Two subspecies are recognized in Tennessee: Eastern Wormsnake (C. a. amoenus) and Midwestern Wormsnake (C. a. helenae). The Eastern Wormsnake occurs in the Great Valley and Unaka Mountains of east Tennessee, while the Midwestern Wormsnake occurs across the rest of the state.
Description: A small, shiny, smooth-scaled snake (7.5 to 11.0 inches in length) with a sharp contrast between brown back and pink belly; often having an iridescent sheen. Head is small and pointed with tiny eyes. Tail is short and pointed. Young are darker and smaller. Eastern Wormsnake has separate prefrontal and intranasal scales (scales between nose and eyes), while the Midwestern Wormsnake’s are fused.
Similar Species: Ring-necked Snake has complete or partial golden-colored ring around the neck. Rough and Smooth Earthsnakes have rough scales. Northern and Midland Brownsnake have small, downward, dark streak on side of head.
Habitat: Under rocks, rotten logs, leaf litter, and other debris of hardwood forests, usually moist. Prefers to remain underground or under cover.
Diet: Mainly earthworms; but may eat grubs, insect larvae, and other soft-bodied prey.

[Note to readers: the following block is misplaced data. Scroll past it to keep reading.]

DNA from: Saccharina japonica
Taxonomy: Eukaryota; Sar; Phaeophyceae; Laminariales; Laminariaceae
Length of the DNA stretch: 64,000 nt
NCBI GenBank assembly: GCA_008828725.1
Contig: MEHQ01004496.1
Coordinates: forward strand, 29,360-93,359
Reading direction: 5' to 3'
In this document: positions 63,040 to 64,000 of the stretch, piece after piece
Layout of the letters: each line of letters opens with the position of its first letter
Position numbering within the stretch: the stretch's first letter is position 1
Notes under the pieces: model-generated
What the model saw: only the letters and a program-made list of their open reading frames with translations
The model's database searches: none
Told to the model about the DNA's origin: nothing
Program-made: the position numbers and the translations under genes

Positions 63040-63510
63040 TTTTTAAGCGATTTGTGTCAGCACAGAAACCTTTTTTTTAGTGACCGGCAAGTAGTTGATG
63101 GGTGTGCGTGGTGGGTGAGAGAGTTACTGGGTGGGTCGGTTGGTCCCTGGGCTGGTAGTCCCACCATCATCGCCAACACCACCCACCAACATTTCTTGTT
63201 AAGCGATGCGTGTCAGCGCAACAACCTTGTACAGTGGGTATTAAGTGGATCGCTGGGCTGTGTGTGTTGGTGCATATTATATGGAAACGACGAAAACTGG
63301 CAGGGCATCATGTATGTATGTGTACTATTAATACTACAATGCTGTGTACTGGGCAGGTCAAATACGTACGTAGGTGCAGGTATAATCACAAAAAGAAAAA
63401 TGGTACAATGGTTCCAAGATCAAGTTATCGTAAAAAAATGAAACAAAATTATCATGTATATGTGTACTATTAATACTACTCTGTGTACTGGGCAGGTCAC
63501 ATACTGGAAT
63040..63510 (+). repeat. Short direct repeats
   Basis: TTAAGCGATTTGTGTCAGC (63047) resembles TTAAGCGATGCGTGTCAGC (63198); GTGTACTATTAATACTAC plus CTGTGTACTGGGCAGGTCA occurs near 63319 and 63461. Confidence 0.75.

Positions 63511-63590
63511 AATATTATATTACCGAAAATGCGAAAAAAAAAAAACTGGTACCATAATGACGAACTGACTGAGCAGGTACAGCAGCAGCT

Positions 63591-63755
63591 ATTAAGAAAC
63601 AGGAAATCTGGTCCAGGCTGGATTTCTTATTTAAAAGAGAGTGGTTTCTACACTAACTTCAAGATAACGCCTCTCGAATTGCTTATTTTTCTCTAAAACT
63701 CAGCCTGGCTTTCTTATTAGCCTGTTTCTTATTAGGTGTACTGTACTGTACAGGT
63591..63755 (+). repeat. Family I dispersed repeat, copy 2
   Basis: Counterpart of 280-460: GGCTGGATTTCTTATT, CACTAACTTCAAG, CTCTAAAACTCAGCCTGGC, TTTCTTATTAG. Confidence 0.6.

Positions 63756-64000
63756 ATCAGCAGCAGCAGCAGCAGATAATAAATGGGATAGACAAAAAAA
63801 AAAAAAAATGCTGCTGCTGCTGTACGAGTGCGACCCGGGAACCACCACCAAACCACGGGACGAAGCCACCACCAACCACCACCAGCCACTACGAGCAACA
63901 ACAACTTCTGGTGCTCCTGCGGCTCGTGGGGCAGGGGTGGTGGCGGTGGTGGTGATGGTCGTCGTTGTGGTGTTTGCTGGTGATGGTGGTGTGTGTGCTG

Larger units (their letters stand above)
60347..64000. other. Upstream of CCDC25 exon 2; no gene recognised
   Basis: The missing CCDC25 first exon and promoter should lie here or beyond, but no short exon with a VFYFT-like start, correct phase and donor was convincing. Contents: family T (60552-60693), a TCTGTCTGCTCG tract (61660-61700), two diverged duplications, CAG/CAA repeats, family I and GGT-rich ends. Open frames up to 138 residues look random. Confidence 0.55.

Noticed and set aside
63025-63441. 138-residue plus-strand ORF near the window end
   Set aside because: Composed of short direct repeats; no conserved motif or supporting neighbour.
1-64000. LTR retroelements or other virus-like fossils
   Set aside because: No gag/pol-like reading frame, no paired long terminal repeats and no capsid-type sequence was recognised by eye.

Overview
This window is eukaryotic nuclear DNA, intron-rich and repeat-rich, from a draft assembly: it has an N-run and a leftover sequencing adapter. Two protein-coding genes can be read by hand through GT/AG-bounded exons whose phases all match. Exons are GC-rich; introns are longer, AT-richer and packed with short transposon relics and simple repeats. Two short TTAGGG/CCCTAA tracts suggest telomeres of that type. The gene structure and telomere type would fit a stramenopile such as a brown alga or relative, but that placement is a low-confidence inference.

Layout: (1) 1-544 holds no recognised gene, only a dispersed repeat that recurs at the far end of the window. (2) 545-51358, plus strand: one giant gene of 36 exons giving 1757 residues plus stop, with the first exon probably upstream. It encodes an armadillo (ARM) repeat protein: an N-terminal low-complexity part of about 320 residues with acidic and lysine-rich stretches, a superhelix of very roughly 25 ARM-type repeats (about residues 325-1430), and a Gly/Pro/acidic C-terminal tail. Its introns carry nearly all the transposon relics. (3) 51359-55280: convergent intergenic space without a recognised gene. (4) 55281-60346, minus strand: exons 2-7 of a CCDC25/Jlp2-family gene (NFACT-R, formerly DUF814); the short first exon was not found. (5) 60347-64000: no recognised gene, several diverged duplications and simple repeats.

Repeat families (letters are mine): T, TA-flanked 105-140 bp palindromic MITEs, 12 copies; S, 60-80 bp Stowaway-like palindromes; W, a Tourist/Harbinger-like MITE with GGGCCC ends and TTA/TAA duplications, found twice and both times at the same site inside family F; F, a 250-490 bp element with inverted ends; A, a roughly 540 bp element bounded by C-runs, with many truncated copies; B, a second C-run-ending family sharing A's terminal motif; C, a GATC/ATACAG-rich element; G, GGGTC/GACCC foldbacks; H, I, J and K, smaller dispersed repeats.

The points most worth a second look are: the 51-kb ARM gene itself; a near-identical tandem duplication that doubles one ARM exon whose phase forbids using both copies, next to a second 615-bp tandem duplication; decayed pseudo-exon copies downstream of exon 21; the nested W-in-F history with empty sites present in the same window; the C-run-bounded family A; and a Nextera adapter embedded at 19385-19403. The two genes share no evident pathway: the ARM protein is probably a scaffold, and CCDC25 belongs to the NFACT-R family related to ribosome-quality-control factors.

Breeding information: Not well known due to secretive nature. It is believed that they mate in fall and spring with the female laying up to 12 eggs under rocks, logs, or other litter in the summer. Young hatch in late summer or early fall.
Status in Tennessee: Appears to be common, although difficult to assess due to their secretive, underground life.
- One of the most fossorial (living underground) snakes in the state.
- The small, pointed head is ideal for burrowing in cracks and crevices.
Best places to see in Tennessee: Under rotten logs in the Unaka Mountains.
For more information:
Atlas of the Reptiles of Tennessee
The Snakes of Tennessee web site
Conant, R. and Collins, J. 1998. Peterson Field Guides: Reptiles and Amphibians (Eastern/Central North America). Houghton Mifflin Company, New York. 616pp.
Jensen, J. B., Camp C. D., Gibbons, W., and Elliot, M. J. 2008. Amphibians and Reptiles of Georgia, University of Georgia Press, Athens, GA. 575pp.